DEER ISLE — The spring months always bring an influx of seasonal residents to Hancock County. This year, those residents are arriving earlier than usual.
With the number of confirmed coronavirus cases continuing to rise and places throughout the country issuing citywide or even statewide lockdowns, many seasonal residents have been looking to the less-clustered Downeast area for refuge.
“We are hearing reports from service providers, like property caretakers, fuel vendors, grocery store clerks and plumbers,” Deer Isle Town Manager James Fisher told The Ellsworth American. “[They’re telling us that] this is, in fact, happening.”
Town populations on Deer Isle and Mount Desert Island and throughout the Blue Hill Peninsula can more than double during the spring and summer as seasonal residents begin to arrive. Such is the case in Deer Isle, where Fisher said the population swells from roughly 2,000 to 4,000 in a “normal summer.”
Among plumbers, these early arrivals have been relatively noteworthy, though not unexpected. Although Becky Gray of John H. Gray Electrical, Plumbing and Heating in Brooksville said the business received a “fairly insignificant” number of calls after receiving a few at the start of COVID-19’s emergence, that has not been the case everywhere.
“In the past five days, we’ve had requests from four people to turn on the water in five homes,” Randy Sprague, owner of Sprague Heating & Plumbing in Bar Harbor, told the Mount Desert Islander last Tuesday. “They are trying to escape.”
Hancock County’s rural, spread-out landscape has made it an attractive location for those looking to flee congested cities or states that have seen large-scale spread of the virus. Even with the swell of summer residents, Hancock County is far from densely populated as winter subsides and gives way to warmer weather.
“Not only do we not have much of the disease here yet, but we also don’t have big cities with large crowds,” Northern Light Maine Coast Hospital Senior Physician Executive Dr. Sheena Whittaker said. “We have that natural distancing that we do all the time, and I think that appeals to people in a time like this.”
Thus far, Maine has not seen a catastrophic outbreak the likes of which have taken place in Louisiana, New York or Washington or internationally in Italy and Spain. The state had reported 118 cases of the coronavirus as of Tuesday afternoon, and a positive test has yet to be confirmed in Hancock County.
Yet as Governor Janet Mills said Tuesday, Maine should not be seen as a safe haven from the virus. Ordering the closing of all nonessential, public-facing businesses for a period of 14 days, Mills gave a stern reminder that Mainers who don’t take social-distancing precautions seriously are still at risk of contracting and spreading COVID-19.
“I cannot just close the borders of our state, but for those people who may be subject to orders in other places and believe they can escape that by coming here or escape the virus by coming here, they are wrong,” Mills said in a press conference. “It is here; it is everywhere.”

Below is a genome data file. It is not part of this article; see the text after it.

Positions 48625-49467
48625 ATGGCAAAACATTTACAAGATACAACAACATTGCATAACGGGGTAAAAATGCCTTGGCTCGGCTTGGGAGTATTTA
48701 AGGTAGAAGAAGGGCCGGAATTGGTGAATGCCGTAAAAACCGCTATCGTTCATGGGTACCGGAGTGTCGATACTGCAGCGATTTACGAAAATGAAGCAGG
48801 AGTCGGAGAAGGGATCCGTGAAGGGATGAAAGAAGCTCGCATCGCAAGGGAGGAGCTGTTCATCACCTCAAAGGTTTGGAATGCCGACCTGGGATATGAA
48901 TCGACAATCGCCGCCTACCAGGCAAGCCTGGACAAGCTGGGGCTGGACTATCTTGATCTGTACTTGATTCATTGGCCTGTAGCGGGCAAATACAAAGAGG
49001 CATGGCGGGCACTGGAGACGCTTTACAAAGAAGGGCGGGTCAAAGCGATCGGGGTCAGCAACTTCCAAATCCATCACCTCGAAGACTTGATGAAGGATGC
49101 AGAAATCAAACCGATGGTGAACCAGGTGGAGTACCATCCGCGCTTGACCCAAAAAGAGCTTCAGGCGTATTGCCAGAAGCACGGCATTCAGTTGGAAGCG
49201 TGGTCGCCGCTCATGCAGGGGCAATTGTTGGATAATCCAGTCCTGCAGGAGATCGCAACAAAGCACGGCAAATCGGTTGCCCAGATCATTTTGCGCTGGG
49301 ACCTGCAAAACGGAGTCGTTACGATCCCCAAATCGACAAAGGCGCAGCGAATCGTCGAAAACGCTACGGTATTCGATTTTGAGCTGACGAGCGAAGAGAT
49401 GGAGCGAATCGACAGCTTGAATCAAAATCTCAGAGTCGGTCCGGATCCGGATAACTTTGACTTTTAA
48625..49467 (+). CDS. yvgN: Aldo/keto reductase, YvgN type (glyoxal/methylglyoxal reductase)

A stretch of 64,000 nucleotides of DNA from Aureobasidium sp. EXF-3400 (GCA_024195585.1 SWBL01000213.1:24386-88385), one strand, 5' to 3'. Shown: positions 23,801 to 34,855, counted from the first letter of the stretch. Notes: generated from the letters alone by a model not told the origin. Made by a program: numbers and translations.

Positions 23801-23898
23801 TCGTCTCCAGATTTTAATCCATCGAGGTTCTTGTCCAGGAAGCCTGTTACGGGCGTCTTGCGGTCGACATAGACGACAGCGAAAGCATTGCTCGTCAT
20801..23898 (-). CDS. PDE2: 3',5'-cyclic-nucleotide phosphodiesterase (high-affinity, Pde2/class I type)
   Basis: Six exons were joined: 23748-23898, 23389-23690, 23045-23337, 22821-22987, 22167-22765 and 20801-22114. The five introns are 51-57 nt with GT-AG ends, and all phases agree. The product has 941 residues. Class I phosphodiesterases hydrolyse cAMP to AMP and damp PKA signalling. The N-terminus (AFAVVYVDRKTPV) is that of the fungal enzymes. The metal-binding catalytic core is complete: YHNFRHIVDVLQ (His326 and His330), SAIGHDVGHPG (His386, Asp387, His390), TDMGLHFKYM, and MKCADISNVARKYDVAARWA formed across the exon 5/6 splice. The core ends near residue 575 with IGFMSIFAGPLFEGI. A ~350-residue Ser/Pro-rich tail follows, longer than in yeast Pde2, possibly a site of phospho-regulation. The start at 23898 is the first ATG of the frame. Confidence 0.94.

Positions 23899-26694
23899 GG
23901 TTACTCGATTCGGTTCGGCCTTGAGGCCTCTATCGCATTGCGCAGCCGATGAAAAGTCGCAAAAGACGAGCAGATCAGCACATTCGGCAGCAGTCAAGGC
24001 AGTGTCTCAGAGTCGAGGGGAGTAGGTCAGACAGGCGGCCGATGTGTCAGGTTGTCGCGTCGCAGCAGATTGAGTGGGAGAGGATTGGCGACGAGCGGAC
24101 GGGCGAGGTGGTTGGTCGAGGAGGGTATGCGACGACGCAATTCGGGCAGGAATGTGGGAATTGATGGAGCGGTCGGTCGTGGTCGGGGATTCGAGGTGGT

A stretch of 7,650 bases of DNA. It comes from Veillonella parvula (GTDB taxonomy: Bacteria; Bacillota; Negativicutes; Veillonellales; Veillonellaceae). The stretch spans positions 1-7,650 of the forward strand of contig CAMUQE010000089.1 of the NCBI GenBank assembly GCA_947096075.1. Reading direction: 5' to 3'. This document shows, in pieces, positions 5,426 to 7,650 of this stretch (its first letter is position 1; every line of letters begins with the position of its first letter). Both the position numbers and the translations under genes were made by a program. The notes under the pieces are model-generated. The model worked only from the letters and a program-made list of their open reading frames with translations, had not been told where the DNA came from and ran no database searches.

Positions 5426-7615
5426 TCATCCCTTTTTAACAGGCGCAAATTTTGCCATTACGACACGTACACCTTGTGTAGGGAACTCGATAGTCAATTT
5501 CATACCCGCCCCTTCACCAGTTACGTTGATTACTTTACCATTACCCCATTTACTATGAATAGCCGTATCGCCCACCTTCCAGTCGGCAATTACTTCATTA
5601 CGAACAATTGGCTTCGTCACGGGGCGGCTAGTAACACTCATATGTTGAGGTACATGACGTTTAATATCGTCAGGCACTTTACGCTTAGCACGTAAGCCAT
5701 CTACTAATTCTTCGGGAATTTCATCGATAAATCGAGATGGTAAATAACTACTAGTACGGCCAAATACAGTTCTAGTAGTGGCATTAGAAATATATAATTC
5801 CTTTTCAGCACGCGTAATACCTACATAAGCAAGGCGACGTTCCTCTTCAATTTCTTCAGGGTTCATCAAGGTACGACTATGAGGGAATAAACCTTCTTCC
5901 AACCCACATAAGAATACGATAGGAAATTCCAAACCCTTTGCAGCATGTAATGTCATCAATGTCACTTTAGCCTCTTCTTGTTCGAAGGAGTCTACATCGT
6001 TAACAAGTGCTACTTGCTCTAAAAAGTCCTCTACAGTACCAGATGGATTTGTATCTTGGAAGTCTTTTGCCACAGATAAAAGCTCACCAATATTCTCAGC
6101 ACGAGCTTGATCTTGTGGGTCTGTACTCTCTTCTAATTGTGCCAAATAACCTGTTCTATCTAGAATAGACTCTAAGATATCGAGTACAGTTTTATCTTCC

Some Hancock County towns and businesses have urged arriving seasonal residents to take precautions to keep both themselves and full-time residents safe. Many have encouraged returning residents and family members to self-quarantine, though enforcing such guidelines can be difficult with those residents looking to stock up on food, fuel and daily household items immediately upon arrival.
“It is pretty clear that some seasonal residents and returning family members are visiting the grocery store and gas station,” Fisher said. “This is not ideal, but we have no legal basis to restrict their movement.”
In some communities, efforts have been made to grant access solely to residents. Outside of Hancock County, the island of North Haven, located 12 miles southwest of Deer Isle but accessible only via ferry from Rockland, has banned access to nonresidents. Bar Harbor officials, citing the town’s “very limited” number of open visitor- and tourist-based attractions, requested that nonresidents avoid travel to the town.
Elsewhere on MDI, the Tremont Board of Selectmen specifically referenced seasonal residents in a letter distributed Tuesday. The letter urged the town’s early-arriving residents to take precautions and told them not to expect the same services and amenities of years past.
“We will respect your choice to use your seasonal residence, but please understand that your arrival here puts those of us already here under additional risk,” the letter stated. “We are a very small community with limited resources. Most businesses you may have experienced here in the past are only seasonal and are normally closed this time of year, even in less trying times.”
Whether residents are seasonal or year-round, though, Whittaker said everybody should continue to practice social distancing. Although hospitals are well-equipped with ICU beds and ventilators for now, they can only stay that way if everybody does their part.
“Everybody should be taking precautions,” Whittaker said. “People coming back want to visit family and friends, but for right now, the best way to stay safe and keep others safe is to stay home.”